Or maybe it’s just that if Linkedin, Google and many of the worlds most successful startups are using the latest magic sauce, it’s got to be good, right?!
But hold up, it seems not all are startups switching to OKRs
In our straw poll none of the startups with less than five staff were using OKRs and it’s almost the same story with the startups with staff of 6-10 as only one was using OKR with the majority using their own methodology (which may or may not be based on a formally defined methodology).
This would make sense when you consider that small teams should be on top of it all. And if they’re not, their problems are probably a lot worse than not knowing the business methodologies they’re using…
Growth startups would also have been challenged on how they plan to manage a scaling team by their new formed boards, advisors and investors and using a widely understood methodology popular on both sides of the fence is one less hurdle to jump.
And on a career development level if you understand all the business mumbo jumbo that will make you one hop, skip and a jump closer to those accelerated options or even getting to play CEO. Yup, now you’re googling…
OKR doesn’t always work
One London startup had tried OKRs and stated they didn’t work for them and now use the Lean and Lag methodology and another startup said they just simply weren’t appropriate. I get that. If you’re focused heavily on weekly sales OKR may not work at ops level, as OKR scoring is meant to be separate from remuneration and performance review.
And even a well-maintained methodological Chinese wall will not with stand that sort of weekly battering.
So although some of the data sub group are just too small to draw any concrete conclusions from, if we look back again at the big picture we can see a clear trend that OKR take-up does seem to have a much higher propensity when a startup is scaling.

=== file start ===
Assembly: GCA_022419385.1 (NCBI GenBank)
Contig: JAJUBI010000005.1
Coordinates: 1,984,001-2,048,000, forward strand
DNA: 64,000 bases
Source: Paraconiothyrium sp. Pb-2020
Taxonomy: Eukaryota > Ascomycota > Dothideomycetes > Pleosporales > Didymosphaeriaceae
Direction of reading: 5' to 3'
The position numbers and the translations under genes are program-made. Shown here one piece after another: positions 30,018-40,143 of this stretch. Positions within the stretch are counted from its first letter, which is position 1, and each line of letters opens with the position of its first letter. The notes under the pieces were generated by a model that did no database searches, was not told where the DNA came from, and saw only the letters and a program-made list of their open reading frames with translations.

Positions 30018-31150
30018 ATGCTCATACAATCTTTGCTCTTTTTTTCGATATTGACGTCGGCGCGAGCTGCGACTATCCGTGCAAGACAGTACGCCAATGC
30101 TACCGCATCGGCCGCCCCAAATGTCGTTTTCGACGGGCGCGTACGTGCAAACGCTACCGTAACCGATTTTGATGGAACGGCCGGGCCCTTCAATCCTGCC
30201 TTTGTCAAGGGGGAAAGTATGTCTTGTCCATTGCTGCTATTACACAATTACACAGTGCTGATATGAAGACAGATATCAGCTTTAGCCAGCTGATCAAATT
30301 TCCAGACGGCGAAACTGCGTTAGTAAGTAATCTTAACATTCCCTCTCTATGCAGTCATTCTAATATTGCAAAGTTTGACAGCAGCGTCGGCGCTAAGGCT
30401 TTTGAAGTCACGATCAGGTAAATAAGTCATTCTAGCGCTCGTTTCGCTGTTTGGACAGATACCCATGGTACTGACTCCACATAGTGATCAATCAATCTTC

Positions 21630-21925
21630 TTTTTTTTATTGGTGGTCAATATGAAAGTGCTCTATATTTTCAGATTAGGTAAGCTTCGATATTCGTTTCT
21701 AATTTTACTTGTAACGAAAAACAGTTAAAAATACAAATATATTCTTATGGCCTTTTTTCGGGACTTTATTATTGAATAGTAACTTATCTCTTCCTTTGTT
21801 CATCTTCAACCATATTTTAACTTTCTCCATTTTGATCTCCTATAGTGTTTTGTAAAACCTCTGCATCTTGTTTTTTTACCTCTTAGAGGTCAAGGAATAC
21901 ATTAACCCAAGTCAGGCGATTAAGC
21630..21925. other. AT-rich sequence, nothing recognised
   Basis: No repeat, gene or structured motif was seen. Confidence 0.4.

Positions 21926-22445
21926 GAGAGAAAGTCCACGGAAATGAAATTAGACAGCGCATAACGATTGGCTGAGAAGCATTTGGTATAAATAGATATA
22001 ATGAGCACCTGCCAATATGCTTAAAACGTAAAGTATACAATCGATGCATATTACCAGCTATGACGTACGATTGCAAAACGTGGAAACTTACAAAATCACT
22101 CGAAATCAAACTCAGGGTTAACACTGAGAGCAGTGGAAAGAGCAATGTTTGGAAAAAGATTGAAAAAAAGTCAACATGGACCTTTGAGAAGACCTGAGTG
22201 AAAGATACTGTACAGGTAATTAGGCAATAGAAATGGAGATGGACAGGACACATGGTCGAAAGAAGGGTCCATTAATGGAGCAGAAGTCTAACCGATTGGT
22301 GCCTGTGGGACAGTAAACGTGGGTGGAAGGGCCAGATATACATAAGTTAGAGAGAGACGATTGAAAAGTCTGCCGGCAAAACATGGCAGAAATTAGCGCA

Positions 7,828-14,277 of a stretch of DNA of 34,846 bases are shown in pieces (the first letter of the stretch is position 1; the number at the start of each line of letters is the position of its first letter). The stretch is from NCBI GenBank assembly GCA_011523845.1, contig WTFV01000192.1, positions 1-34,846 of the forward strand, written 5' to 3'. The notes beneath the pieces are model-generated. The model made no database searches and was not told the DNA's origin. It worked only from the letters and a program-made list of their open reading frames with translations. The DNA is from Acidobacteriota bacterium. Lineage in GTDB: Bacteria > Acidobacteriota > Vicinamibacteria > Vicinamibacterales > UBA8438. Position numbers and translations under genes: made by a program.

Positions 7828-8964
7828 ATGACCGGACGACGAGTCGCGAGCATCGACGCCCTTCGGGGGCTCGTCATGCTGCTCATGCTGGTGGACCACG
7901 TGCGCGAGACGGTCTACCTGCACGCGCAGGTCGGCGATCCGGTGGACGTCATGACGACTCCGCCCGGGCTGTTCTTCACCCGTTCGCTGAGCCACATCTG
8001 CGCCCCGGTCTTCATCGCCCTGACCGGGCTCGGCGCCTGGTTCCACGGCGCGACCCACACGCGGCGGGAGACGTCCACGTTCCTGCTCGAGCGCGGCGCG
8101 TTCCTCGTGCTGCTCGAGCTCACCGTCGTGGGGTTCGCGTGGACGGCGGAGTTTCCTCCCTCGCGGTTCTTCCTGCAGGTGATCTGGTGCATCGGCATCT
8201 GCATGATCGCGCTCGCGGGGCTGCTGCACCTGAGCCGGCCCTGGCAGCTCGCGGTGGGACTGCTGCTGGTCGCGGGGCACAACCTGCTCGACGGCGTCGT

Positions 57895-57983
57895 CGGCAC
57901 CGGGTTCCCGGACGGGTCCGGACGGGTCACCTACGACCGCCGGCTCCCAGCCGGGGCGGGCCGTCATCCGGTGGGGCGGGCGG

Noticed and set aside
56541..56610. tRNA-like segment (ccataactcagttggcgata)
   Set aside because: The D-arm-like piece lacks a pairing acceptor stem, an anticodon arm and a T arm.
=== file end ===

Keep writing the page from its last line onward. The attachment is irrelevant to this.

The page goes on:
When you go large, you go OKR
We draw that conclusion because the only two startups in the poll with staff over 50 employees had both either implemented, or were in the process of implementing, OKRs.
We therefore feel confident drawing this conclusion because, despite the small data set, it corroborates with the low OKR usage at the sub six employee level and the supporting trend that OKR usage steadily increases as the number of employees increases (approx.’ 40% of all startups in the poll use OKRs, 60% with 6+ employees, 62% with 11+, 64% with 21+ and 100% with 100 or more employees)
So there you have it. OKR scales
To summarise, even with a relatively small but not insignificant data pool of 23 startups its possible to conclude, with reasonable accuracy, the following:
- OKR is the fastest rising goal setting methodology within the Tech City startup community
- The bigger your team, the more likely you are to implement OKRs
But let me still throw in some get out of jail cards in here;
- The pool of startups we contacted using angel.co as a reference are broadly tech startups with payroll and far more likely to be within the gravitational pull of big tech mantra.
- If you’re a pre-Okronologial period mature startup who works off another methodology, why fix what isn’t broke?
So there are a few caveats there but the underlined trend of startup transition to OKR is real, valid and can be substantiated
Of course, if you’re not a startup all this OKR talk is meaningless gibberish.
But do stay with me as in my next posts I’ll cover in more depth why startups are switching to OKRs, how they view the benefits compared to other methodologies and somehow start addressing the elephant in the room size question, which is;
“Does a successful implementation to OKR have a causal relationship with your business success, or is it just a weak correlation, like more successful startups tend of have bigger offices and ship in sushi?”
Note the emphasis on successful OKR implementation
See. Now, you’re interested in OKRs…
This article was first published in 2014 on Linkedin and has had only grammatical and minor context updating. If you would like to participate in the 2018 OKR survey or you are a UK startup with a view on OKR goal setting or development methodology please get in contact. Thanks for reading! ƒ